I researched the use of students’ personal narratives in an upgrading English classroom. The technique facilitated the creation of a rich learning climate that the students identified as significant. I wonder if this technique can be used in other settings? Would it work in a one-on-one tutoring situation? Could it be adapted to work in self-paced or drop-in learning environments?
The technique seemed particularly well suited to introducing English content items as well as developing the kind of classroom atmosphere where uninhibited, deep discussions around literary analysis could take place. I wonder if this technique can be used with positive effects in other classroom based subjects. Would it work as effectively in a math or physics class? What kinds of narrative topics could be generated that would raise significant content issues in those classes?
The question that excites me the most is about how else this technique can be used. If the use of personal narratives helps students to be seen and subsequently enhances their learning, can this technique be used with instructors? Can instructors, through telling personal narratives about their teaching experiences, explore and clarify their own teaching philosophies and subsequently enhance their practice? If one of the ways practitioners engage in a ‘discourse’ with the content in the field is through verbal discussion with one another, can this way of knowing be utilized to contribute to knowledge in the field? Can part of our literature review be our personal narrative review?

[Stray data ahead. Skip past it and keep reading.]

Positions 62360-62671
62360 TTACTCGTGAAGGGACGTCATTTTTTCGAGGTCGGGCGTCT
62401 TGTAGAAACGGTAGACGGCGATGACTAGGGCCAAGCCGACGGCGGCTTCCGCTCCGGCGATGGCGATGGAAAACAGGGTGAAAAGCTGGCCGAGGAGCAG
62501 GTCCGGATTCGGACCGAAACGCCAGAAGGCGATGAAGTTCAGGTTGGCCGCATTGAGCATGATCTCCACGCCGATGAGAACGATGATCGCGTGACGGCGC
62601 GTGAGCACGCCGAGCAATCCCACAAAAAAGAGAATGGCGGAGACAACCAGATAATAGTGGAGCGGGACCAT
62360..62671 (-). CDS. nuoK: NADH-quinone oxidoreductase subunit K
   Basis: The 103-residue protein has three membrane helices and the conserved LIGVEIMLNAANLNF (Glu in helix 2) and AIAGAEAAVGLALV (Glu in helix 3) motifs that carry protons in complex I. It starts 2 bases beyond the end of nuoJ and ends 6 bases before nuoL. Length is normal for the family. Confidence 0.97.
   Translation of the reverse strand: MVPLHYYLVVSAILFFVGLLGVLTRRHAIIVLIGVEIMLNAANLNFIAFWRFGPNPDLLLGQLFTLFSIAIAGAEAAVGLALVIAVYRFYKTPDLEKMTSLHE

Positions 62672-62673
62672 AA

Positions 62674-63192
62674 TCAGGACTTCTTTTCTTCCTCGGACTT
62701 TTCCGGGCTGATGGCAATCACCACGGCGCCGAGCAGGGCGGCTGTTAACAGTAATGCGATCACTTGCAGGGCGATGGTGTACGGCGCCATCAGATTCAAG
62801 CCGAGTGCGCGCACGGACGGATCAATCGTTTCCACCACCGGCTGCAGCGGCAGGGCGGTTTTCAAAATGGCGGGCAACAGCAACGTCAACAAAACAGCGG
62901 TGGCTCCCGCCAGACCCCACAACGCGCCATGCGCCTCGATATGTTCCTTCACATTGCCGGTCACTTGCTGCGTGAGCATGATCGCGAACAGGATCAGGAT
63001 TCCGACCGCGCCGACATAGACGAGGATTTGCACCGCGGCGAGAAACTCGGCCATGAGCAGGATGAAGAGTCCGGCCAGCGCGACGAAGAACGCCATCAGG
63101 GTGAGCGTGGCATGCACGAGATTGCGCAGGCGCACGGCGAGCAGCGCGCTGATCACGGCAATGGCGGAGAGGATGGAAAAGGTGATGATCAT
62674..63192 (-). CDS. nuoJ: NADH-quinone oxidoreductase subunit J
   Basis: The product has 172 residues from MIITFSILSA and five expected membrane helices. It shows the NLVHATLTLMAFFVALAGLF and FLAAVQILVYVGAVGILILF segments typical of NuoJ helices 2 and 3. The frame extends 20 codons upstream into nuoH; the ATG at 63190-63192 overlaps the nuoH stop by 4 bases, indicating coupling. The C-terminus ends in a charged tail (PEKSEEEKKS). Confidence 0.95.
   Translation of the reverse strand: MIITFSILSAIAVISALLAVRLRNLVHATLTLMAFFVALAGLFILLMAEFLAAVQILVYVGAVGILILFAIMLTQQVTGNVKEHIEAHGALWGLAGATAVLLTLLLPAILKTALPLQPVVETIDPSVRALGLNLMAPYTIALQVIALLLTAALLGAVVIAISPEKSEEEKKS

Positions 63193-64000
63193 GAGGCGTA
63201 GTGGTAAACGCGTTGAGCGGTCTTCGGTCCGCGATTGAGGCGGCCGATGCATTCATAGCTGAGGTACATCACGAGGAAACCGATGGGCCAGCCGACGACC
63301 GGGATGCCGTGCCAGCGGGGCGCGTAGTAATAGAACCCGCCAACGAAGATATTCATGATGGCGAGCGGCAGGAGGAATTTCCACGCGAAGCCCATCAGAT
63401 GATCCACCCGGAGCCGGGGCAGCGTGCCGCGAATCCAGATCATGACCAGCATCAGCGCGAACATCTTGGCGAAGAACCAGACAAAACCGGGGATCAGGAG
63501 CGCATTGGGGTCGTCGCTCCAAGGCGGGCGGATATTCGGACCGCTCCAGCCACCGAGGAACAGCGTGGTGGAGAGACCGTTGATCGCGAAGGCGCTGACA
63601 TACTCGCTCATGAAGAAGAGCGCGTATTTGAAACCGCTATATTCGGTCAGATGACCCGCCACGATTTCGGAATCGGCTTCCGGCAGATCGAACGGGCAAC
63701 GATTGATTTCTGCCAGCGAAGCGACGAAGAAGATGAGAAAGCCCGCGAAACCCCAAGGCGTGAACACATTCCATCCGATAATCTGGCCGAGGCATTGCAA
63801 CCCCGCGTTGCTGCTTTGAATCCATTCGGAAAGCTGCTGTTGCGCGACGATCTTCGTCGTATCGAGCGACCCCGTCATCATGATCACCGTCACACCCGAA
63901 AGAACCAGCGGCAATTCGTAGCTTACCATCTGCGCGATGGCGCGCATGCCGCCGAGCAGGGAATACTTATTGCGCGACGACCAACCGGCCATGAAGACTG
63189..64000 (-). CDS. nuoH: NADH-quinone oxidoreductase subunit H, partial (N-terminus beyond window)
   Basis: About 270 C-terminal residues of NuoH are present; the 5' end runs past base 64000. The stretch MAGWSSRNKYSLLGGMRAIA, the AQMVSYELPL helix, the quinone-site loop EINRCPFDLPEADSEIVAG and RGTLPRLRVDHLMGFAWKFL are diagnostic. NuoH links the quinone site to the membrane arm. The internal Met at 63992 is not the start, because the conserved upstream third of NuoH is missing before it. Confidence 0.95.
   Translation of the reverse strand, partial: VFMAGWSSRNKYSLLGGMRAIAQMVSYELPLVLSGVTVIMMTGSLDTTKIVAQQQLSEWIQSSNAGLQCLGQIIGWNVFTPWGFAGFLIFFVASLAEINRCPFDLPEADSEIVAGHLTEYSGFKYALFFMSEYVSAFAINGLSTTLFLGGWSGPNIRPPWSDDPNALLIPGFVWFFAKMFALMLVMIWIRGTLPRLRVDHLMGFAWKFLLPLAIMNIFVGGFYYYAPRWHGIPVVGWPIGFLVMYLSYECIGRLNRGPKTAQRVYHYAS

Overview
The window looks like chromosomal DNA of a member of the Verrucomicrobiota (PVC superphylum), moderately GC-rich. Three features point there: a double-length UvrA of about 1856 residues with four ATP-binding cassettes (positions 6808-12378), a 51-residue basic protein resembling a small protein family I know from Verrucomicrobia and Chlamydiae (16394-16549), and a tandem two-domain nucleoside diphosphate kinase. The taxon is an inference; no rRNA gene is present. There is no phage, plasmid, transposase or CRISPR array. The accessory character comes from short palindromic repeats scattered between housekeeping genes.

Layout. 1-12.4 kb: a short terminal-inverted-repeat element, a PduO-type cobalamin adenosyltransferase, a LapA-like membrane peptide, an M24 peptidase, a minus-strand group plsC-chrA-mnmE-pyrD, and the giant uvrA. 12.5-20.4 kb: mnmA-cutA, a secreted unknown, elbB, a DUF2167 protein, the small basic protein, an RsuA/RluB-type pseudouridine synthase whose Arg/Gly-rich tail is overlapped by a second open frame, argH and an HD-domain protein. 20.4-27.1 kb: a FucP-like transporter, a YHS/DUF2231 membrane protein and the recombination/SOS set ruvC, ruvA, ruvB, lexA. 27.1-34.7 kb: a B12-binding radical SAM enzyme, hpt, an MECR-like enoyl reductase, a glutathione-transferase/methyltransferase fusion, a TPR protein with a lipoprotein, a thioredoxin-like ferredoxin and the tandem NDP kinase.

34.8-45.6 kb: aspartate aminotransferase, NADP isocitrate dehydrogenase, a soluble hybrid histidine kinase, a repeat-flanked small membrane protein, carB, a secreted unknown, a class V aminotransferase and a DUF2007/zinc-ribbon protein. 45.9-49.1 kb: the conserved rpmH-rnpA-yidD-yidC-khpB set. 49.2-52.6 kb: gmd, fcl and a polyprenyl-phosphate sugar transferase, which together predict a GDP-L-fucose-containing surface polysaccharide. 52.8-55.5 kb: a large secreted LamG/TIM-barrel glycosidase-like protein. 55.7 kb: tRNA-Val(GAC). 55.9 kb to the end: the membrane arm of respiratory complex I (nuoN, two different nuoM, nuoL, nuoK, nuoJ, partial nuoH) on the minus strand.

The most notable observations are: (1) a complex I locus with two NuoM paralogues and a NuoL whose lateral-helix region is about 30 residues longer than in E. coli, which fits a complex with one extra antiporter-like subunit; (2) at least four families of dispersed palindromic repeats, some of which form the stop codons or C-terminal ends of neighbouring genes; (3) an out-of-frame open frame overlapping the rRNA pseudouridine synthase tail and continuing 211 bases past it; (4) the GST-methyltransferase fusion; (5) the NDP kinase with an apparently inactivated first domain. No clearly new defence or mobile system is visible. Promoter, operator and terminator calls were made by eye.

As I make the final revisions on this research report I am filled with a sense of relief and satisfaction. Being involved as a practitioner-researcher for the past five years has enriched my personal and professional life much more than I could have imagined. Examining the work that practitioners do in our classrooms and sharing the results are challenging and immensely rewarding experiences. The semester that I researched the use of students’ personal narratives in the classroom was one of the most fulfilling of my teaching career. More fully than I ever had before, I saw the students, their lives, their thoughts, ideas and their learning needs. I also saw myself as an instructor and as a participant in the learning in a way I hadn’t before. As for the students, they each saw themselves more clearly; they saw each other and they all saw themselves as part of a learning community. This capacity to see enhanced the depth and breadth of learning for all of us.